His eyebrows stood at attention, and as he talked, I imagined my sister’s beautician’s comb lifting them up and her trimmer buzzing them down like a hedgetrimmer. I wondered if he ever noticed that they were too long. Probably not. His mother probably wasn’t so vain, and his wife was probably not as vain. Maybe it was for lack of training. Maybe it was due to their ever fulfilling life that was not wrapped up in the mirror. His mother probably never read him books about princes and princesses, or maybe he just never stood a chance of being handsome, so never took the time to groom himself.
His voice made it through to my consciousness once more, and I realized that I had missed half of what he had been saying, because I got hung up on his eyebrow overgrowth. Oh well. I was sure whatever it was that he was talking about I didn’t care about and if truth be known, he wasn’t really concerned about whether or not I “got it”. He was looking for a sounding board. I could have placed a bobble head on the counter, gave it a nudge to set it into nodding motion and walked away, and he probably never would have noticed.
That’s the life of customer service though. You are trapped in the nine to five the same as if someone has placed a house arrest bracelet on your ankle and an alarm will sound if you leave your post. And the public knows it. Most days I don’t mind. I chat it up with whomever. Some days, though, I just don’t feel like hearing about their hip replacement or the way their grandchildren are unruly or a disappointment. Those days, when the talkers start up, my stomach starts to tie itself into a not so pretty little bow, and I have to talk myself down from the ledge that I am about to jump off if they don’t just, “SHUT UP!”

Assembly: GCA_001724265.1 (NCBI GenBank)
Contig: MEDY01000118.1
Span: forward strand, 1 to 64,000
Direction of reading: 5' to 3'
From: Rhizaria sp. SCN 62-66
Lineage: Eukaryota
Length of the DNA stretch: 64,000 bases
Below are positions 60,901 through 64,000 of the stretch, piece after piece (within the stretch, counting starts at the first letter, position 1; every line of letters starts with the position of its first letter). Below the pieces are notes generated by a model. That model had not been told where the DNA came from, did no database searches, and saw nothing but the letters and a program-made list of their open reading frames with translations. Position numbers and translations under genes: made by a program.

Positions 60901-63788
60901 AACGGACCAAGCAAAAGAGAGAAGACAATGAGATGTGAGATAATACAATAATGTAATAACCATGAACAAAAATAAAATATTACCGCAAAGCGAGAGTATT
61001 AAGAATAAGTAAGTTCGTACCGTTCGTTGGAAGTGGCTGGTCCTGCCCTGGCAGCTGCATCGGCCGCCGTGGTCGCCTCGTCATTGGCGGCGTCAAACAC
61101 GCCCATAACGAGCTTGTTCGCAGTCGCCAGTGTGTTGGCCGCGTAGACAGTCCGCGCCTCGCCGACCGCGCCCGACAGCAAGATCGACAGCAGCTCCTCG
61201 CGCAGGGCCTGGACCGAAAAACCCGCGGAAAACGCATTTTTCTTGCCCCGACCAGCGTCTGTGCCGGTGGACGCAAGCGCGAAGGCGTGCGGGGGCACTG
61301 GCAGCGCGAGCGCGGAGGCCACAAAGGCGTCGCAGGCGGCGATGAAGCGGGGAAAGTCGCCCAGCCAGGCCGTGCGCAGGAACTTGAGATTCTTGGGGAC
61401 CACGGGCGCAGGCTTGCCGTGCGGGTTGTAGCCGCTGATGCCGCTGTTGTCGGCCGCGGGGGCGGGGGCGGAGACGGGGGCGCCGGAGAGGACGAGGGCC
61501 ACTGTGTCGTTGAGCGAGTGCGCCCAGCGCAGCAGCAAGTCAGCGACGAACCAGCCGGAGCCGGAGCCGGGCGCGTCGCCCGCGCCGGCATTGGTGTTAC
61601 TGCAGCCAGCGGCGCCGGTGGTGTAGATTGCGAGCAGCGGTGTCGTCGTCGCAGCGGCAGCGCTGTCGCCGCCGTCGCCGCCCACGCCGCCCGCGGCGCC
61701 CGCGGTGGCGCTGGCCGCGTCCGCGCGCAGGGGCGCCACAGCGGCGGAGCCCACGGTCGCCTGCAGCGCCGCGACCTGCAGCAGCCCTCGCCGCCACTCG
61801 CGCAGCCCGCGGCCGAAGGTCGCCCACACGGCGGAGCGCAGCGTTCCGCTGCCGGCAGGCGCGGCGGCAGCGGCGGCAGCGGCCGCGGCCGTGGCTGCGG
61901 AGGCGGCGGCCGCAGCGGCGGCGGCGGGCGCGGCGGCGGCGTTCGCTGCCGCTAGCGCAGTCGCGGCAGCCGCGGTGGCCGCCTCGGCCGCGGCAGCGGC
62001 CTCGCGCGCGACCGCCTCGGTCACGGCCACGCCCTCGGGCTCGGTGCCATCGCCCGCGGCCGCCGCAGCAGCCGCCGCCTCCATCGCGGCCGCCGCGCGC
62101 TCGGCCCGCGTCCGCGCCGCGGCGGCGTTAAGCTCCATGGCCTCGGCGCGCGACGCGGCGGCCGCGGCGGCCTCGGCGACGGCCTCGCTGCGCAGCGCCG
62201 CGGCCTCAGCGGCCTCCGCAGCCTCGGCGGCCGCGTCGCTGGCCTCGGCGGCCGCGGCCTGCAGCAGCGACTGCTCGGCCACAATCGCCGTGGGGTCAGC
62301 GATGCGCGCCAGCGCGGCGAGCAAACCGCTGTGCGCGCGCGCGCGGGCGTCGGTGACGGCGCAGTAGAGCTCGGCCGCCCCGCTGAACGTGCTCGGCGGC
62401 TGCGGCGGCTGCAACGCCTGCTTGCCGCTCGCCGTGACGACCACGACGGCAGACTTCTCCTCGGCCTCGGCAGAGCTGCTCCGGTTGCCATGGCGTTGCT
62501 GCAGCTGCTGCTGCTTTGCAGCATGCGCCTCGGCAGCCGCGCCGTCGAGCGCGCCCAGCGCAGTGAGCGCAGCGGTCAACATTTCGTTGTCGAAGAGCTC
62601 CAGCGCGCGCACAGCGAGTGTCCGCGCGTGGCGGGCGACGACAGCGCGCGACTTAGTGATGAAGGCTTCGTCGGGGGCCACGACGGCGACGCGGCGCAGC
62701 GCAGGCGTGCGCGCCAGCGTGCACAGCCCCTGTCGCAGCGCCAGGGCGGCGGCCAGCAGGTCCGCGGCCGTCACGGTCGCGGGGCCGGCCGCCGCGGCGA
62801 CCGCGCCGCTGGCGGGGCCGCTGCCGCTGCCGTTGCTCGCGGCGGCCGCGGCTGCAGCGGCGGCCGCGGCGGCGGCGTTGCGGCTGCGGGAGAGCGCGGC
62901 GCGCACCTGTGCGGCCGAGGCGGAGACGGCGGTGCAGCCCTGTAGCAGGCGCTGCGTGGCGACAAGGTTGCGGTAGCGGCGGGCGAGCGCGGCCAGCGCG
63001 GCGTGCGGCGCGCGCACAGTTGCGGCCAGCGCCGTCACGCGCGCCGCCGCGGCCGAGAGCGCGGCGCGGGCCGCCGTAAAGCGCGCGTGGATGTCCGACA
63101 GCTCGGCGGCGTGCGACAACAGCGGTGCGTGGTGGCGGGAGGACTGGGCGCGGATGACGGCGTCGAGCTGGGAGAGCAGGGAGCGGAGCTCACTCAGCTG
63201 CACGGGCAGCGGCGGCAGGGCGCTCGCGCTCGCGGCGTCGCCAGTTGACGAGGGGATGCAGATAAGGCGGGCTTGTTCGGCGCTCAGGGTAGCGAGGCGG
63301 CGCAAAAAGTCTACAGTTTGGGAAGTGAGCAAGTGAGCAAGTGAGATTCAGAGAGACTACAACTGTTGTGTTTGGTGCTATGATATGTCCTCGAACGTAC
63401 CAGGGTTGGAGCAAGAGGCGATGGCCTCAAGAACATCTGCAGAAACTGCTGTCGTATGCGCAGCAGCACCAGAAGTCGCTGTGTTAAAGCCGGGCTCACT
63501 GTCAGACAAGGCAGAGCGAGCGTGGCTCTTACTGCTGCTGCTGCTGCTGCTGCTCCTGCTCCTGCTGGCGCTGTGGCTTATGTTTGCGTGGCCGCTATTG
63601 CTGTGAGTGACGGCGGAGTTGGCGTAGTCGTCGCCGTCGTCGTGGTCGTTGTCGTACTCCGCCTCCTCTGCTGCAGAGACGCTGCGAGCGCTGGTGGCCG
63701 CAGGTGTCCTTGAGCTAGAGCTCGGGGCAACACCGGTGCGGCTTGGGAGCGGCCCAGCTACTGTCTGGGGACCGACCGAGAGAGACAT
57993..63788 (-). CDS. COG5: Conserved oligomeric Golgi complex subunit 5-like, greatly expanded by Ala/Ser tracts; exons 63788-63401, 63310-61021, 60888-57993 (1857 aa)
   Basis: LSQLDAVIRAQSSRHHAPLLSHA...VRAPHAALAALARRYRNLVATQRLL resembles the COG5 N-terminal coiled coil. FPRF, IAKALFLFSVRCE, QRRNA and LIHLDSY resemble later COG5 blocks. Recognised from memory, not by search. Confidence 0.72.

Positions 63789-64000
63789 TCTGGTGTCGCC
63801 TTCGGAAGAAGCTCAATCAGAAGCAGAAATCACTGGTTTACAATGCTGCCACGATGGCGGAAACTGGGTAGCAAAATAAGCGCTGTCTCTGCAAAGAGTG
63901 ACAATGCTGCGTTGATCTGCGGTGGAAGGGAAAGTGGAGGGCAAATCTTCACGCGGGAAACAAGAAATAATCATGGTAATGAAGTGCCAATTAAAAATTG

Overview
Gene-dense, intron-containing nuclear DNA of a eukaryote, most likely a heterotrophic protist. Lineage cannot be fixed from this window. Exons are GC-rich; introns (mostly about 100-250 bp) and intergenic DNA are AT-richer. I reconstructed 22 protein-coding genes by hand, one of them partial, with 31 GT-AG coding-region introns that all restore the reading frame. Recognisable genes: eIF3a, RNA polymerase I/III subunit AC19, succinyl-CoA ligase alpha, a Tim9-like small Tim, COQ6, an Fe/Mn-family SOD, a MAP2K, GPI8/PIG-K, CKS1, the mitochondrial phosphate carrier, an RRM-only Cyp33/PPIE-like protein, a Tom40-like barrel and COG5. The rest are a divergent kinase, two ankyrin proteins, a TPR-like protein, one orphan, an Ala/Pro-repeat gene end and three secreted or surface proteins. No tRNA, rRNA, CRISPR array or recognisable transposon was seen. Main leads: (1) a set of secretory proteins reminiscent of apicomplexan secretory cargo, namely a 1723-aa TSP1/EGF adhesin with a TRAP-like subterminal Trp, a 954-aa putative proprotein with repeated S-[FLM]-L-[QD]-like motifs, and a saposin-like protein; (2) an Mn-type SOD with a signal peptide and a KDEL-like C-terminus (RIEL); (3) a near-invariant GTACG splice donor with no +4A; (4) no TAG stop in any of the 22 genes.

The eyebrow finally ran out of hot air, or saw the dazed look in my eyes, and moved on down the road. I suppose his next stop was the bank teller or the check-out girl at WalMart – hope there wasn’t a line!
Bored, that’s what I was. Have you ever noticed when boredom sets in, it is hard to pay attention? One night my husband and I rented the movie, “Lincoln.” My husband is a big history buff, and I? Well, I like to hear stories from the past and find it interesting to see how they used to do things, and how it affects the current age, but that movie was boring! I was trying to force myself to watch and be interested. My husband had been so excited to see it, and I know how nice it is to have someone to share that with. Like when I turn on “Property Brothers” on HGTV, and I start commenting on the renno and look over and my husband isn’t even watching – he’s got his phone held up in front of his face and he’s “reading the news,” or playing Candy Crush. It makes me feel so alone, like I am talking to myself, and the show sort of loses its zest.
I was trying to live by the Golden Rule and be interested in his movie and share the experience. The problem is that when I watched, the only part of me that seemed to be working was my eyes. I would stare at the TV screen, then stare harder, but the words and conversations may well have been Chinese, because none of it was making it to my brain. I felt like the words were little soldiers with ramming rods, but the door to my brain was barred. Talk about a mental block.
Eventually, I picked up a magazine and started to read with a new understanding of why my husband reads the news when he is supposed to be sharing my show. Maybe after he has spent all day rennovating other people’s houses, he doesn’t want to think about it anymore. He bars the door!